You may have noticed that BBC Two and BBC Four are currently celebrating the beautiful art of ballet through their #BalletSeason. I started ballet classes as a toddler, and gave it up around the time of my GCSEs, only to find my way back to my old ballet school as a member of an ‘Old Girls’ class, and most recently at classes in London’s Irreverent Dance. These days, I very much dance for the sheer pleasure of it, no longer worrying about not being tall enough or tiny enough to conform to the stereotype. Five minutes in my ballet class will prove to you that you do not need to have the same body measurements as the handle of a garden rake to be elegant. What you need is strength and control and an amazing teacher. I have the latter and I’m working on the other two! A smile on your face and a ‘smug ballet face’ (with compulsory irony and humour) that you can pull out of the bag as and when required both also help. It was interesting to discover in Darcey’s Ballerina Heroines that prior to Anna Pavlova’s era in ballet, most ballerinas had a classical feminine body, curves and all.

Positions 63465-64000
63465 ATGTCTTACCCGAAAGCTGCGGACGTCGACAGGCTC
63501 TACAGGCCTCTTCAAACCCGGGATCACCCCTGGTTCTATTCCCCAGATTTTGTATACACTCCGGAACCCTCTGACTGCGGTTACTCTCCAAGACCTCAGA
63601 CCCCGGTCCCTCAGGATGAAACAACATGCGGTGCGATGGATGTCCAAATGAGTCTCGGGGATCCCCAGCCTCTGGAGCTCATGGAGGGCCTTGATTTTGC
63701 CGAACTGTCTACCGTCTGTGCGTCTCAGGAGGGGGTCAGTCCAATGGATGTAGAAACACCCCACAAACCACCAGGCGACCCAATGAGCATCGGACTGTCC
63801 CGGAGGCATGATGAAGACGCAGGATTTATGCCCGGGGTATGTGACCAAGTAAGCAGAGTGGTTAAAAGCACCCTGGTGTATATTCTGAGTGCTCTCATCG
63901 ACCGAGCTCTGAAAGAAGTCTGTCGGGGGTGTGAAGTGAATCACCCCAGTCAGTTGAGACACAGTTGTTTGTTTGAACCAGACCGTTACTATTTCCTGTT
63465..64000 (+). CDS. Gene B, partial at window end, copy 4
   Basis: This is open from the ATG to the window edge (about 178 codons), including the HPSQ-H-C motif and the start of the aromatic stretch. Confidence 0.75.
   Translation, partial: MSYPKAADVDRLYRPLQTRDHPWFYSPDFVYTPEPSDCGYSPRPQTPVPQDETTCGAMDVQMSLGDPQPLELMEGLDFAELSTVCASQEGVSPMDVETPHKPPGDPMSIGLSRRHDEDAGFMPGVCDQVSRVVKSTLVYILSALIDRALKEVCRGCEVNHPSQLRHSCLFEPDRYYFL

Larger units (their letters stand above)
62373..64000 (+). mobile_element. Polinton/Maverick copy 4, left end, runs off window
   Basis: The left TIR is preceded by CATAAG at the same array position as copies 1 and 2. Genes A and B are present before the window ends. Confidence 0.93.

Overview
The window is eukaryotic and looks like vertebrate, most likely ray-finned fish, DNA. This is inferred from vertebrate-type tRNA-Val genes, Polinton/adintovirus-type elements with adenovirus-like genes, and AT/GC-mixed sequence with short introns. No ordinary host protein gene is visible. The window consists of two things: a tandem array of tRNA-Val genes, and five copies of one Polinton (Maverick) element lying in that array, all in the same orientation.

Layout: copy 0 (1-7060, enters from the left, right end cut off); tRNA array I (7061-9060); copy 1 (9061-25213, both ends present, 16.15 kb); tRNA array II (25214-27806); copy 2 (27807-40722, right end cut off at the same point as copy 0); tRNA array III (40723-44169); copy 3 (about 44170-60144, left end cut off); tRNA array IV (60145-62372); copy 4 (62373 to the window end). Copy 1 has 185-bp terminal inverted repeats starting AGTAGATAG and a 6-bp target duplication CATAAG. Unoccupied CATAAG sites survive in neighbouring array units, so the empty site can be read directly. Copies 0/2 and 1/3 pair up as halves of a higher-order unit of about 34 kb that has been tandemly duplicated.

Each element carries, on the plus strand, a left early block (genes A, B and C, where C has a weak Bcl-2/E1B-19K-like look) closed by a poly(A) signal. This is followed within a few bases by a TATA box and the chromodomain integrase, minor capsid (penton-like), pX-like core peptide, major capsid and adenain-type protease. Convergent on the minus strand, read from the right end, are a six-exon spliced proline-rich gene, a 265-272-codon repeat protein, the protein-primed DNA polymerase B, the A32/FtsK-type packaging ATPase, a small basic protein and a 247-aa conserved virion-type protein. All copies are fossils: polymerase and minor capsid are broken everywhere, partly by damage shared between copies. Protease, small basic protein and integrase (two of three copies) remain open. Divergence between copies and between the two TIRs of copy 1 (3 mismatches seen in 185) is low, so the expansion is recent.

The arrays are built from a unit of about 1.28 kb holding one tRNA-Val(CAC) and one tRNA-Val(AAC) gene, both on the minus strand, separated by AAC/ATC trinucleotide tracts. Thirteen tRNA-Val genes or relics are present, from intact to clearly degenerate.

Pavlova was not a technically perfect dancer, but she was a great performer. My favourite dancer had similar quirks in her dance style. On Friday night back at my parents’ home, I settled down on the sofa with them to watch a 1959 version of Sleeping Beauty with my ballet heroine, Dame Margot Fonteyn, dancing the part of Princess Aurora. I have always loved Fonteyn. As the President of the Royal Academy of Dance when I first started dancing, it was her signature on my early ballet exam certificates. My Dad gave me a beautiful print of her and Rudolf Nureyev when I was very young. It is an image I will never forget. Their chemistry was tangible, even though this was a mere snapshot of a performance.